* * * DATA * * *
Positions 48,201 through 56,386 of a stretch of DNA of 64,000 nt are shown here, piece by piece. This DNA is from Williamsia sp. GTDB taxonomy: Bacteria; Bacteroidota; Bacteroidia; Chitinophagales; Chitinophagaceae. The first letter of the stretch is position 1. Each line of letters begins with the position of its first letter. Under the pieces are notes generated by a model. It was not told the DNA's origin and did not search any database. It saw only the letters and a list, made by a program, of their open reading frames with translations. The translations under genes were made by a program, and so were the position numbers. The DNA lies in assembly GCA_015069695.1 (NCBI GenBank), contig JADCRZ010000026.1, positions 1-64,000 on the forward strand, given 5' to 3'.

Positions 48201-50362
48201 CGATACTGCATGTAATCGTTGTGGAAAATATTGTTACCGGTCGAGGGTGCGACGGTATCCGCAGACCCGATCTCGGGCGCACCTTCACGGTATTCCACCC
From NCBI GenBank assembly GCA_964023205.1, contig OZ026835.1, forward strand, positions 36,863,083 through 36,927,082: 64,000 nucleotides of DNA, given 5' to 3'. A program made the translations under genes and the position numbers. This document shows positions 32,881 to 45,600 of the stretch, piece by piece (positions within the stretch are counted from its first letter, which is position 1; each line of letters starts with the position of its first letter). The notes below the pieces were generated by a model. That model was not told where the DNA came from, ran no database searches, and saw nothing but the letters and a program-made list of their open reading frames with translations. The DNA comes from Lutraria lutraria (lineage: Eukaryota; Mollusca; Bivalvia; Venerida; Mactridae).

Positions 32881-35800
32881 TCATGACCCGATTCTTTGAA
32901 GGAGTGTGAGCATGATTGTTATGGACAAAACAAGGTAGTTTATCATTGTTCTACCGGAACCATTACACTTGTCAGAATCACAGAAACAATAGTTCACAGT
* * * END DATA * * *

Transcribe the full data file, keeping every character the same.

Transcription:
Positions 48,201 through 56,386 of a stretch of DNA of 64,000 nt are shown here, piece by piece. This DNA is from Williamsia sp. GTDB taxonomy: Bacteria; Bacteroidota; Bacteroidia; Chitinophagales; Chitinophagaceae. The first letter of the stretch is position 1. Each line of letters begins with the position of its first letter. Under the pieces are notes generated by a model. It was not told the DNA's origin and did not search any database. It saw only the letters and a list, made by a program, of their open reading frames with translations. The translations under genes were made by a program, and so were the position numbers. The DNA lies in assembly GCA_015069695.1 (NCBI GenBank), contig JADCRZ010000026.1, positions 1-64,000 on the forward strand, given 5' to 3'.

Positions 48201-50362
48201 CGATACTGCATGTAATCGTTGTGGAAAATATTGTTACCGGTCGAGGGTGCGACGGTATCCGCAGACCCGATCTCGGGCGCACCTTCACGGTATTCCACCC
From NCBI GenBank assembly GCA_964023205.1, contig OZ026835.1, forward strand, positions 36,863,083 through 36,927,082: 64,000 nucleotides of DNA, given 5' to 3'. A program made the translations under genes and the position numbers. This document shows positions 32,881 to 45,600 of the stretch, piece by piece (positions within the stretch are counted from its first letter, which is position 1; each line of letters starts with the position of its first letter). The notes below the pieces were generated by a model. That model was not told where the DNA came from, ran no database searches, and saw nothing but the letters and a program-made list of their open reading frames with translations. The DNA comes from Lutraria lutraria (lineage: Eukaryota; Mollusca; Bivalvia; Venerida; Mactridae).

Positions 32881-35800
32881 TCATGACCCGATTCTTTGAA
32901 GGAGTGTGAGCATGATTGTTATGGACAAAACAAGGTAGTTTATCATTGTTCTACCGGAACCATTACACTTGTCAGAATCACAGAAACAATAGTTCACAGT